Concerns Raised About Combat Troops Using Psychotropic Drugs

As U.S. military leaders gathered Wednesday to give their latest update on the rash of Army suicides, new questions are being raised about a U.S. Central Command policy that allows troops to go to Iraq and Afghanistan with up to a six-month supply of psychotropic drugs.

Prescription drugs have already been linked to some military suicides, and a top Army official warned last year about the danger of soldiers abusing that medication. Psychiatrists are now coming down hard on the military for continuing to sanction certain psychotropic drugs for combat troops, saying the risk from side effects is too great.

"There's no way on earth that these boys and girls are getting monitored on the field," said Dr. Peter Breggin, a New York-based psychiatrist who has extensively studied the side effects of psychiatric drugs. "The drugs simply shouldn't be given to soldiers."

Anxiety, violent behavior and "impulsivity" are all side effects of some of these medications, he said, the latter symptom being particularly dangerous in a war zone. Breggin said that if patients were given these medications in the civilian world and not monitored, it would amount to "malpractice."

But reported that Army leaders and doctors are increasingly concerned that the policy continues to allow combat troops to use everything from antidepressants to antipsychotics to hypnotics, medications they say could impair a soldier's judgment. The swath of active-duty troops on these kinds of medications, according to a June 2010 Defense Department report, was about 20 percent.

The article highlighted one particular drug -- the antipsychotic Seroquel -- which the Army has sanctioned as a sleep aid, even though it can't be used to treat troops for the mental disorders it was originally designed to address. A May 2010 military report recommended 25-50 milligram doses of the drug for "sleep disorders" including nightmares. It happens to be the same drug that two Marines back from Iraq were taking before they died in their sleep.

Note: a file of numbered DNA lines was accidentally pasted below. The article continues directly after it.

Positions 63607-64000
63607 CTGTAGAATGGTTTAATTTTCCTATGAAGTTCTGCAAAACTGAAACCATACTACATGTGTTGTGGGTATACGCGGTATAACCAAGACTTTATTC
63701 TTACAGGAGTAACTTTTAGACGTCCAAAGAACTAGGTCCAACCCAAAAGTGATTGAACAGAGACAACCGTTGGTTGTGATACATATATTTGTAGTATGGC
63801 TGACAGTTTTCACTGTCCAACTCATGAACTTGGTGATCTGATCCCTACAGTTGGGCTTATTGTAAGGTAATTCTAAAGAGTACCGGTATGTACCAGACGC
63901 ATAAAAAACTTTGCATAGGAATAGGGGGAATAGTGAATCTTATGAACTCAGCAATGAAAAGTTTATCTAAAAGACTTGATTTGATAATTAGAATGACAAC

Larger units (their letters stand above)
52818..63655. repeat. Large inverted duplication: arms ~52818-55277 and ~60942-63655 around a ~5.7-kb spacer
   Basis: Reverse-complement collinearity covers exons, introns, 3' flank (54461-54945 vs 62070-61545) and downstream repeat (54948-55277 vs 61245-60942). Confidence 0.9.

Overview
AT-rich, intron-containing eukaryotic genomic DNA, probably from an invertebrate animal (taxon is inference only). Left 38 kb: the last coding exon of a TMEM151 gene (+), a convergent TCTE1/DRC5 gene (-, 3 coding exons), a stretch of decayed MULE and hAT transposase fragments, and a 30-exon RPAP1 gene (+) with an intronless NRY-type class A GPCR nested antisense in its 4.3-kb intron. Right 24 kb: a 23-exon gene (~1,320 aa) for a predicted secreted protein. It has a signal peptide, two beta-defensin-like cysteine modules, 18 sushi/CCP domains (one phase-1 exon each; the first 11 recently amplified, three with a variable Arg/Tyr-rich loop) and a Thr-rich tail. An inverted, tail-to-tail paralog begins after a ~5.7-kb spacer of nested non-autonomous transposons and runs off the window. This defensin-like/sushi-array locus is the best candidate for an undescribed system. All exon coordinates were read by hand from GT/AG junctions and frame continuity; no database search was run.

Military officials have pledged to rein in the use of prescription drugs. An Army Suicide Prevention Task Force report last year warned about the dangers posed by prolonged and open-ended use of these prescription medications. Following that, Army Vice Chief of Staff Gen. Peter Chiarelli suggested the duration of prescriptions be limited or at least reviewed periodically to avoid abuse.

He reiterated that concern Wednesday during a press conference on Army suicides. He said the Army is working to educate soldiers and members of the public "about the overuse and abuse of prescription drugs."

Chiarelli credited military intervention with helping to reduce the number of suicides among the Army's active-duty soldiers in 2010. That number dropped from 162 to 156 last year. He said, though, that suicides among those not on active duty went up significantly. Officials attributed the suicides to a combination of factors, not necessarily stemming from the stress of deploying. In a July report, the military said prescription drugs were involved in one-third of all active-duty suicides.

"It's the relationship issues. It may be an individual who comes back and relies on alcohol to a level that he had not or she had not relied on it before. And maybe the person who has -- has a rough time handling the prescription drugs that in some instances are all we know to prescribe for some of these things," Chiarelli said Wednesday. He said the military is doing its "best" to "lower the incidence of prescribing a lot of drugs."

The U.S. Army Medical Department could not be reached for comment. Central Command told that the reason the military allows up to a six-month supply of certain medications is to make sure troops have an "adequate supply." Troops are deploying to regions where well-stocked pharmacies may be in short supply.

But Breggin said that when these troops are being prescribed psychotropic drugs, they should either have to deploy without them or stay home. He said the practice only started during the Iraq war and could still be stopped, adding that the suicides are clearly linked.

"It's that new, so it isn't necessary," he said. Breggin testified last year before the House Veterans Affairs Committee about the risks associated with the use of antidepressants in the military. His latest book is "Medication Madness: The Role of Psychiatric Drugs in Cases of Violence, Suicide and Crime."

Editor's Note: The original version of this article incorrectly stated that U.S. Centcom did not respond to a request for comment. However, the e-mail with questions for Centcom was sent to the wrong address.